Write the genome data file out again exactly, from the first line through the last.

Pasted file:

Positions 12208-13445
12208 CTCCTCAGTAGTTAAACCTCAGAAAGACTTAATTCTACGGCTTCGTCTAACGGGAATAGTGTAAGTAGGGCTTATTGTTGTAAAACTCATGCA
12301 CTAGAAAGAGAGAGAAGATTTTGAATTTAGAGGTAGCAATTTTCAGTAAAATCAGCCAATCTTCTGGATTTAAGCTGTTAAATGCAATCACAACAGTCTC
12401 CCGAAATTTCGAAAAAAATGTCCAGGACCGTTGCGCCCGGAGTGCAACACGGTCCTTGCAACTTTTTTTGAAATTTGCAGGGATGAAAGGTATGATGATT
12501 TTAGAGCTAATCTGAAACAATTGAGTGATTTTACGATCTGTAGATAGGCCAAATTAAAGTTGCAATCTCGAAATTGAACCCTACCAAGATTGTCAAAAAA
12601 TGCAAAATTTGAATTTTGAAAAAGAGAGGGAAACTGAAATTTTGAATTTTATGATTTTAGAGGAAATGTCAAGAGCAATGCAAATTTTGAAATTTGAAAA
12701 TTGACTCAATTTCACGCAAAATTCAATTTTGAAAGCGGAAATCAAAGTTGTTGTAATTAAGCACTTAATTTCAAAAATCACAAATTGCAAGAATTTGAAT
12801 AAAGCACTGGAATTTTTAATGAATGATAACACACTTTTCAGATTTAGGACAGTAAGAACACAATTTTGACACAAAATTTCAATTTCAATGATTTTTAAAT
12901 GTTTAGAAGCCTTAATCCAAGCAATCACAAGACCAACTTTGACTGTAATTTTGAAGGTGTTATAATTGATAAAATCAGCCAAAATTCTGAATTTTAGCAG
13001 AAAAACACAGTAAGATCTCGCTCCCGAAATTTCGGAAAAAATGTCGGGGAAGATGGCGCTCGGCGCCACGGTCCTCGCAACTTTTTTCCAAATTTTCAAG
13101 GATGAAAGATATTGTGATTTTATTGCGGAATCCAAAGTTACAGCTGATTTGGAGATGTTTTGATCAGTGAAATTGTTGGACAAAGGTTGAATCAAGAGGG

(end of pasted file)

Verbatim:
Positions 12208-13445
12208 CTCCTCAGTAGTTAAACCTCAGAAAGACTTAATTCTACGGCTTCGTCTAACGGGAATAGTGTAAGTAGGGCTTATTGTTGTAAAACTCATGCA
12301 CTAGAAAGAGAGAGAAGATTTTGAATTTAGAGGTAGCAATTTTCAGTAAAATCAGCCAATCTTCTGGATTTAAGCTGTTAAATGCAATCACAACAGTCTC
12401 CCGAAATTTCGAAAAAAATGTCCAGGACCGTTGCGCCCGGAGTGCAACACGGTCCTTGCAACTTTTTTTGAAATTTGCAGGGATGAAAGGTATGATGATT
12501 TTAGAGCTAATCTGAAACAATTGAGTGATTTTACGATCTGTAGATAGGCCAAATTAAAGTTGCAATCTCGAAATTGAACCCTACCAAGATTGTCAAAAAA
12601 TGCAAAATTTGAATTTTGAAAAAGAGAGGGAAACTGAAATTTTGAATTTTATGATTTTAGAGGAAATGTCAAGAGCAATGCAAATTTTGAAATTTGAAAA
12701 TTGACTCAATTTCACGCAAAATTCAATTTTGAAAGCGGAAATCAAAGTTGTTGTAATTAAGCACTTAATTTCAAAAATCACAAATTGCAAGAATTTGAAT
12801 AAAGCACTGGAATTTTTAATGAATGATAACACACTTTTCAGATTTAGGACAGTAAGAACACAATTTTGACACAAAATTTCAATTTCAATGATTTTTAAAT
12901 GTTTAGAAGCCTTAATCCAAGCAATCACAAGACCAACTTTGACTGTAATTTTGAAGGTGTTATAATTGATAAAATCAGCCAAAATTCTGAATTTTAGCAG
13001 AAAAACACAGTAAGATCTCGCTCCCGAAATTTCGGAAAAAATGTCGGGGAAGATGGCGCTCGGCGCCACGGTCCTCGCAACTTTTTTCCAAATTTTCAAG
13101 GATGAAAGATATTGTGATTTTATTGCGGAATCCAAAGTTACAGCTGATTTGGAGATGTTTTGATCAGTGAAATTGTTGGACAAAGGTTGAATCAAGAGGG